After an 18 year gap, Dr. Seuss’ The Grinch gets its first animated big-screen adaptation of the 1957 classic book without much to enjoy.
Because the story is one that airs as a television special every year, I’m not going to discuss much of the plot. The biggest difference from the book appears to be the larger role for Cindy-Lou Who (Cameron Seely). This goes back to the Ron Howard-directed film in 2000. With regards to the animated film, this is really the only thing taken from the other adaptation.
The film dives into an emotional backstory of the Grinch (Benedict Cumberbatch) with hope that the audiences can relate and root for him. He was raised at an orphanage and spent much of the years all alone. There’s a sense of sadness acquired in knowing what makes him the way he is. It’s not that he doesn’t enjoy the holiday but if you had to spend the holiday alone all the time, you’d be miserable, too. Surely, this would have made him cynical along the way.
Cindy-Lou Who sees how hard her single mom, Donna Who (Rashida Jones), is over-worked. She has one wish and that’s to make things easier on her mom. Nobody could blame her since her mother is so exhausted from working all night and taking care of the family during the day. But the Grinch has another plan in mind and that’s to steal Xmas from Whoville. We all know how the rest of the story plays out. His heart grows three times bigger and finally sees the light.
Because the book is only 69 pages, it means Michael LeSieur and Tommy Swerdlow create new characters with their script. Some of these are nice additions but that’s all they are. Don’t get me wrong as there are some fun moments involving new character Bricklebaum (Kenan Thompson) and his four-legged friend. It’s not quite stealing the show but you can see some of these moments coming. Meanwhile, Whoville really becomes a town in a way it’s never been portrayed before. It’s got a Who Foods for crying out loud!
If there’s one reason to see the film, it’s not because of the message of teaching kindness and generosity. No, it’s to see the loyalty of Max. Max is a cute dog. Because of this, Max steals the show. He is more than the loyal best friend! Honestly, I just want a spin-off that is all about Max. Is this too much to ask from Illumination? Reindeer Fred is an interesting addition to the Grinch cannon. Pharrell Williams’ narration adds another layer to the story, too.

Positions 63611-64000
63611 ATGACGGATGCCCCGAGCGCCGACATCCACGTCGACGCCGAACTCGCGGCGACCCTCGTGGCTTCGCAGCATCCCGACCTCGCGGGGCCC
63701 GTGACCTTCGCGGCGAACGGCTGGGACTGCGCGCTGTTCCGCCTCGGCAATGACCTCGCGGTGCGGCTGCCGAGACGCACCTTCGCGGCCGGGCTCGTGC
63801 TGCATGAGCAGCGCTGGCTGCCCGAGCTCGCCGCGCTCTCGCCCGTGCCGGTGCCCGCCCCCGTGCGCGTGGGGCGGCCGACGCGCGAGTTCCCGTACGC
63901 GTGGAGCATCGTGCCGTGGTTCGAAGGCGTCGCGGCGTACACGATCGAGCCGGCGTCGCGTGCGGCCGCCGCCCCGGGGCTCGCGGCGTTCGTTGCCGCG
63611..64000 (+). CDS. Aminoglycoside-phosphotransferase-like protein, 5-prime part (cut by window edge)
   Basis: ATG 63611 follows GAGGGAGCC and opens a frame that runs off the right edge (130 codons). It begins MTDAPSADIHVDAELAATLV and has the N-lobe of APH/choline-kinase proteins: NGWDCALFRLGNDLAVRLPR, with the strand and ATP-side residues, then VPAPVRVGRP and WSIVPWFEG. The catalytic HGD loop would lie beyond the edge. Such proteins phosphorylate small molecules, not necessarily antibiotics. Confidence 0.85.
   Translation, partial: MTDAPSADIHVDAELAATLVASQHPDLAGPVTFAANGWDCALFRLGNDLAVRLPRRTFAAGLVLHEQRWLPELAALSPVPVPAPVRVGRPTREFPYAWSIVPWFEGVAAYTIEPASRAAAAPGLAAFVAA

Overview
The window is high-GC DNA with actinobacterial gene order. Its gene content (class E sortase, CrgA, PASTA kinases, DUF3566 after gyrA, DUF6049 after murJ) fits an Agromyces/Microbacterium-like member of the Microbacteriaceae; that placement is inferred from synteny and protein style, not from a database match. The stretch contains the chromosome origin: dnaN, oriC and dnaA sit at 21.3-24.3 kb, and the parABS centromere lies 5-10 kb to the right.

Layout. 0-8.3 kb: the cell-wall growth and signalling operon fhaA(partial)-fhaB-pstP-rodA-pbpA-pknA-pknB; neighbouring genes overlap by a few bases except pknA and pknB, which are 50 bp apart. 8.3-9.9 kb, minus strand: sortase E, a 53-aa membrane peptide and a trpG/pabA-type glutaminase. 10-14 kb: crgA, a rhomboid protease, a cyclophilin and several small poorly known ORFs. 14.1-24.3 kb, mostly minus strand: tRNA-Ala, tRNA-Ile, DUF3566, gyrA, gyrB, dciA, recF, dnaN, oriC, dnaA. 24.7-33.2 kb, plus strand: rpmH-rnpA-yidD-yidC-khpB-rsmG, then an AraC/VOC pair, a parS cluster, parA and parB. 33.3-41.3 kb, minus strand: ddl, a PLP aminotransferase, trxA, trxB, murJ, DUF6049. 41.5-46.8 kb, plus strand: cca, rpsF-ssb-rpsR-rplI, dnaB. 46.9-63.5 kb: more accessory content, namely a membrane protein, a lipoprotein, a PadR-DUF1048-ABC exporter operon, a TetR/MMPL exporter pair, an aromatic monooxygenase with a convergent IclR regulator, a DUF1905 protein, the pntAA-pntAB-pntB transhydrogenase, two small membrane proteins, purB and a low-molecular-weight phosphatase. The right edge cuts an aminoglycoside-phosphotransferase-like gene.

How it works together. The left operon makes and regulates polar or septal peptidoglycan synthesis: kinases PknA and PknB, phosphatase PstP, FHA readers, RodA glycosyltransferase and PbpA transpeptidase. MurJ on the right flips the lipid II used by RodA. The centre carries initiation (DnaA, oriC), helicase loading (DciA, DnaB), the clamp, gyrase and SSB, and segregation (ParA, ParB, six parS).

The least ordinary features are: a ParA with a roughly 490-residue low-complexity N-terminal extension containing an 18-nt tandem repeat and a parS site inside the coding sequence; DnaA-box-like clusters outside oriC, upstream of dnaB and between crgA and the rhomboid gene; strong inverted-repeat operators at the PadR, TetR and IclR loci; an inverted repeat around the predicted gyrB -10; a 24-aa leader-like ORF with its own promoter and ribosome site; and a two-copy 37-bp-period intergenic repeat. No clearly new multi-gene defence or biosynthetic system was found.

Maybe it’s because animation has come such a long way in the past two decades but there’s a lot of care that goes into The Grinch. We get vast cinematic visuals that wouldn’t be seen in such a live-action film without a lot of CGI. Benedict Cumberbatch is such an unlikely choice to play the villainous Grinch but the Sherlock star pulls it off. I say this because I haven’t seen the actor in many comedies, if any at all. Even though it’s been some time since viewing the live-action 2000 film, I prefer his take to that of Jim Carrey. The upside to an animated film for Cumberbatch is that he didn’t have to endure the tortuous makeup process like Carrey.
When you’re dealing with adaptations of such classics, it’s inevitable that comparisons will be made. In going the adaptation route, there’s a lot more leeway than with a live-action film. Some things don’t change, however. “You’re a Mean One, Mr. Grinch” is a requirement and the new version is performed by Tyler, the Creator. Composer Danny Elfman gives the film a score that pays homage to his previous works while also giving the film the right feel.
Dr. Seuss’ The Grinch stays true to the original story, gets deeper into what drives the Grinch but ultimately, it never quite lives up to the original animated special.
DIRECTORS: Scott Mosier, Yarrow Cheney
SCREENWRITERS: Michael LeSieur and Tommy Swerdlow
CAST: Benedict Cumberbatch, Rashida Jones, Kenan Thompson, with Angela Lansbury and Pharrell Williams